You may end up losing this batch entirely but then you can start completely fresh and get the aquarium set up right for the next batch of shrimp! If you do any large water changes then try and add the new water slowly, either dripper or some other way. You should get yourself a TDS meter (as JayC above), they are cheap and readily available. You should always use a GH tester kit as well with shrimps, if you do the 50% water change that should halve the GH so you should get a reading after that, or if you can get a local fish store to test it for you that will give you an idea of the GH. If your water supply is as hard as it appears it may be you will need to mull over how (or even IF) you want to keep shrimps as that may mean using RO or distilled/bottled water and buying a proper shrimp specific remineraliser? That will be quite expensive but you won't then have to mess about adding crushed coral/eggshells etc, but only you can decide whether you want to do/spend that much etc? If you live somewhere that gets a lot of rain, then you can use rain water? Also, as JayC states, you need to know what you are using/adding to the water and aquarium, ie fertilizers, rocks. Unless you have very exotic plants you shouldn't need any fertilizers. Just as a note, we have come across quite a few experienced fish keeprs that have this sort of start off issues with shrimp. Shrimp are more difficult than fish, and the aquarium and water etc need to be ready and within the required parameters before getting the shrimps. Usually people jump in, get the shrimps before everything is ready/sorted. Hopefully though you will keep at it, or if this lot die you will have another go and we can help you get it sorted?
    • jayc
      These are all classic symptoms of shrimp moulting problems.   Again, another high GH symptom. High GH not only causes harder carapace (shell), but it also makes eggs harder. When the egg is harder the male finds it more difficult to fertilise the eggs.   That's a worry if you can't get a good GH reading because that is going to be most likely issue right now for you.   Because snails don't moult.    If you dont already have a TDS meter, I suggest getting one asap. It's another test to narrow down your water parameters, and not have to trust one test by it's own - in this case the GH test kit. I would wager your water parameter is too high in dissolved minerals - likely from the tap water source, fertiliser dosing and/or any rocks/crushed corals you might have in the tank. To remedy this, you need to start doing water changes with RO, distilled or rain water immediately. I would do a 50% water change with RO water asap. Then look for sources that increase GH in the tank and eliminate it - fertilisers, rocks, crush corals, shells.    It's difficult to save a shrimp who's carapace is already too hard, but hopefully any younger shrimps will benefit from the water change and the reduced GH.   Good luck and keep us updated.
    • professionalshrimphugger
      United States. I have tested my tap water; it yields the same results. GH: ??, KH: 3, pH: 7.8. I cannot say for sure if my GH test is faulty or not, the expiration is until 2023. It's more of a twitching, then stasis. I have one shrimp that's having a hard time balancing itself, but it's swimmerets and mouth keep moving in attempt in getting back up. I allowed it to stick to my sponge filter. The tank is cycled. I used established media. Readings would not show 0 otherwise. I do use EI Dosing, half dosage recommended for a 20 gallon. It has been said on other forums that it does not affect shrimp, but I stopped dosing to isolate variables a week ago. No CO2, that's too costly for me, hah. I drip acclimated the shrimp for 2 hours, 1 drop per second. I tested for copper in my tank, nothing. Funnily enough, my mystery snails in my community tank don't seem too affected by it.
    • sdlTBfanUK
      Sorry to hear you are having a problem! Where are you based in the world? Can you test your tapwater GH/KH/PH? Best to know what the source water is, dechlorinated (if required) before you have ADDED anything. Are you sure the GH test is working and not old, or already activated/contaminated somehow? The other parameters seem ok! If the GH is as ridiculousy high as you say then I expect the shrimps would have problems molting (they may be twitching to get out of the old shell), though generally twitchy behaviour is usually down to some sort of toxic poisoning or the aquarium not being properly cycled? Are you using any plant fertiser or CO2?  Did you drip acclimate the shrimp over many hours before adding them to the aquarium? They are much more sensitive than fish to changes in water parameters etc. You could end up killing more of them by moving them so I would hold off from that at the moment!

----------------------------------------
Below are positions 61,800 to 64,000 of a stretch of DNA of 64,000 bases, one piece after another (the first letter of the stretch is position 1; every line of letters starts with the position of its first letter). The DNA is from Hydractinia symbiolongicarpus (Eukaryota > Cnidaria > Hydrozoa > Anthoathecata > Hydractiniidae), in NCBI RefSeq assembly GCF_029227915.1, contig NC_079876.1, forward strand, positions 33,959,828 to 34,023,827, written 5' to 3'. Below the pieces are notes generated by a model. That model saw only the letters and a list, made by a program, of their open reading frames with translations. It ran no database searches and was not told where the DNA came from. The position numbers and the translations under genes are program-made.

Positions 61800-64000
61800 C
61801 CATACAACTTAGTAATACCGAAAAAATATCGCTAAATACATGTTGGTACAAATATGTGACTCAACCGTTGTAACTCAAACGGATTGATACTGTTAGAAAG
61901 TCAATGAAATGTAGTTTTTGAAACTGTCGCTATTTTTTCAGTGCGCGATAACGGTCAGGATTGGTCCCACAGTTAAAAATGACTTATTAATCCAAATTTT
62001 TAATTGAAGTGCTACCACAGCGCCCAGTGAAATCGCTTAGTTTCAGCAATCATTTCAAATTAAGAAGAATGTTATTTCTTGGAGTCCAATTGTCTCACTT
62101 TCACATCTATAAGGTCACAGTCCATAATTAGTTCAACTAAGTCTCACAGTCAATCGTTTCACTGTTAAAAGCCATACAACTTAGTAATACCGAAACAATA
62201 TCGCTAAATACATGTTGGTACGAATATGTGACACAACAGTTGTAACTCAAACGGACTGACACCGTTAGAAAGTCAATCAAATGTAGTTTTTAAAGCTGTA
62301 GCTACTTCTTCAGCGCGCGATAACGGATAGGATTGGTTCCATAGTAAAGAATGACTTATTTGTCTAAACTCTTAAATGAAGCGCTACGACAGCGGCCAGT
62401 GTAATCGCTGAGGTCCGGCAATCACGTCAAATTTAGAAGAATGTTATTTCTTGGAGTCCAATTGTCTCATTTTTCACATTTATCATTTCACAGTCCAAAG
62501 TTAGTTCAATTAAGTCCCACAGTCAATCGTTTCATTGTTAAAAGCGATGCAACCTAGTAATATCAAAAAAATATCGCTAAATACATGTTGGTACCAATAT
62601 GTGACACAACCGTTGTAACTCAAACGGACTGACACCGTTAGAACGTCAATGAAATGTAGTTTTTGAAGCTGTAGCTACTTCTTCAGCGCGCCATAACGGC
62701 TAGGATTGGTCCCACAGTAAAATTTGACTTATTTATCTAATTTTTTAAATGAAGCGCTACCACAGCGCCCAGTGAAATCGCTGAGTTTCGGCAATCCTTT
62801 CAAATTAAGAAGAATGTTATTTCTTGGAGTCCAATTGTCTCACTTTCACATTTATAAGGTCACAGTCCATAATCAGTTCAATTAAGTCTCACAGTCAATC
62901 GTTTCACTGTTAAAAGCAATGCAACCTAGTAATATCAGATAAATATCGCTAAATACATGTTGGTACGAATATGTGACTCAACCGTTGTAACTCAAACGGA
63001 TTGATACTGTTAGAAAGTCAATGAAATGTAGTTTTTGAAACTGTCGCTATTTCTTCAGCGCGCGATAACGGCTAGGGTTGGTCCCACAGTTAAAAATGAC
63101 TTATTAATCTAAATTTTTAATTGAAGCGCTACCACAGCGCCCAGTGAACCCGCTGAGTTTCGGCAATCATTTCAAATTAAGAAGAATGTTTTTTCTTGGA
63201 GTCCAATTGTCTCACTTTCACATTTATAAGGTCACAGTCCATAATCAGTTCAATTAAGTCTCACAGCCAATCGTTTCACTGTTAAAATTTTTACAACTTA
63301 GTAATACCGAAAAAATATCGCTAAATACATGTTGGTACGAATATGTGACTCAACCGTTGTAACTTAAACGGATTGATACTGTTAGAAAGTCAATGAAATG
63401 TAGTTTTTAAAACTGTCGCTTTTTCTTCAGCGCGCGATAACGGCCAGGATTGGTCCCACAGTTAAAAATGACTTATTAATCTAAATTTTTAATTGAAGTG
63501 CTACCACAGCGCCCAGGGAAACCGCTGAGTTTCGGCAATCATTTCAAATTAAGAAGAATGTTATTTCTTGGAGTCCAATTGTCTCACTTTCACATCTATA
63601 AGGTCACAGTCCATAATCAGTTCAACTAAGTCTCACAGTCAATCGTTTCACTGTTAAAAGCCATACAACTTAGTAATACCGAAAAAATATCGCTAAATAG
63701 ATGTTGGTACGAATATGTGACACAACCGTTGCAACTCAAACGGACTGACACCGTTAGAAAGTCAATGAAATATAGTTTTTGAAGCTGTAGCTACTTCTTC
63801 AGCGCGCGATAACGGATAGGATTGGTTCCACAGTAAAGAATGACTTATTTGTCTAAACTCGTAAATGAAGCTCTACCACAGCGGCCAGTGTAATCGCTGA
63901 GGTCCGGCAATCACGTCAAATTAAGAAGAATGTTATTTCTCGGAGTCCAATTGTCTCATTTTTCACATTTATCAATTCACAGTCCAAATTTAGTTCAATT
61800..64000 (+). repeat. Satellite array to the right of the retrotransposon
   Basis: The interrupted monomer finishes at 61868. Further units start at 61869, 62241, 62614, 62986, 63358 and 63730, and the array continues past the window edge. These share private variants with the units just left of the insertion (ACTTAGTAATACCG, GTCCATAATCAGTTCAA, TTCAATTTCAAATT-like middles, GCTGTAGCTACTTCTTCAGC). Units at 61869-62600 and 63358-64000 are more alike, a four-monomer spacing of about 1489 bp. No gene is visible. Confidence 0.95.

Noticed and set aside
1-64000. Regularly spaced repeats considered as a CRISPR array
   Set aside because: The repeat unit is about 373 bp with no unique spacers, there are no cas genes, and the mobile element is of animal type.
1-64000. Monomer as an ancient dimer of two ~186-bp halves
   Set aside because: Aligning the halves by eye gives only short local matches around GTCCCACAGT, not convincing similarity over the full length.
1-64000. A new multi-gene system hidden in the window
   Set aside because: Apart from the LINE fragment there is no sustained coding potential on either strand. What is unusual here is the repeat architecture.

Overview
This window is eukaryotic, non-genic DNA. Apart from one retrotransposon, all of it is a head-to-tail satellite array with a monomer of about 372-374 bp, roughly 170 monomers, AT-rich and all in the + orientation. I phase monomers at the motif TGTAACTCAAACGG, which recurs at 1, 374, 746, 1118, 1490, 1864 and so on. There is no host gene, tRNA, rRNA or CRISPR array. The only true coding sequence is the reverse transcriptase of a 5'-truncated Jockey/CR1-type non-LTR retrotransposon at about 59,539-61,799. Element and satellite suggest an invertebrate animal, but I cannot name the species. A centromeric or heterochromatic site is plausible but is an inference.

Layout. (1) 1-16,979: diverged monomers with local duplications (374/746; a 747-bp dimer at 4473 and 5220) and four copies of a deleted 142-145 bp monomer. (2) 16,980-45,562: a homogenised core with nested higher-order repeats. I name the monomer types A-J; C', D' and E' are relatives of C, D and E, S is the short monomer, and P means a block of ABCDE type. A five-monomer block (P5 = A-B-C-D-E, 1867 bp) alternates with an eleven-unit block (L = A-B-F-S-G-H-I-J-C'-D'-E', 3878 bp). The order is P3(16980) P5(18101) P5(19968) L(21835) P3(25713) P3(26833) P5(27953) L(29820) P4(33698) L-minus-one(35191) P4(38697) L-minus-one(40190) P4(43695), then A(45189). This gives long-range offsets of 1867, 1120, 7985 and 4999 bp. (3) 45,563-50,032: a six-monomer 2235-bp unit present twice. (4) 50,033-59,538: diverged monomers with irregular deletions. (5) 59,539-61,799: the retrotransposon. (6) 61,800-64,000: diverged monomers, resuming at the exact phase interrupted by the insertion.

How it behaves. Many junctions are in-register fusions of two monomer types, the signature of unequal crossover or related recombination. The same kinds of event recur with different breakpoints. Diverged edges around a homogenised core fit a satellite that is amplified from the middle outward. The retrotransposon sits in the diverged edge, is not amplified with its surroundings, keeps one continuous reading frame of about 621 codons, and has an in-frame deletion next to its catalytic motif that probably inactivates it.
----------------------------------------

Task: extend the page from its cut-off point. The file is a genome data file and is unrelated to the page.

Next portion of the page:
• professionalshrimphugger
      Hello all, I am new to the forum, although experienced at fishkeeping, I am relatively new to shrimpkeeping. Let's start with my issue. I had started a colony of 18 juvenile cherry shrimp (Neocaridina davidi) in a 20 gallon long as of last month. I solely use tap water and change 5% per week. They are the only inhabitants alongside a single juvenile Malaysian trumpet snail. Today the numbers have been reduced to 9. The deaths did not start until the shrimp turned into adults, where they have struggled, twitching as if provoked, becoming lethargic, and eventually flipping over to their side and dying. Only the ones on the verge of death exhibit this behavior, whereas the rest simply graze on as usual. I measured my parameters today - my tank has been established for two months as of now and is densely planted. They have never bred despite being of adult size and having visible saddles. Never an issue with molting. Ammonia: 0 ppm, Nitrite: 0 ppm, Nitrate: 0-5 ppm || pH: 7.8, GH: ??, KH: 3 I cannot get a single good read off API's liquid GH test. I have dropped beyond 30+ and gave up as I knew the numbers were already extreme. The thing is, I need a temporary, inexpensive solution to keep my shrimp safe. I believe by the time I order supplies, the colony would already give. I was planning on moving the colony to a 5.5g, barren with my floating plants and mosses, using just distilled water, Seachem Equilibrium (only GH additive I own) and crushed eggshells (potential source of KH). Possibly crushed coral to substitute for the lack of any real mineral additive. I did not believe that high GH would possibly become a problem, and I am fortunate that the strugglers are still alive. If anyone has a solution to this problem, or approve of my plan of action, please let me know. TIA
×
×
  • Create New...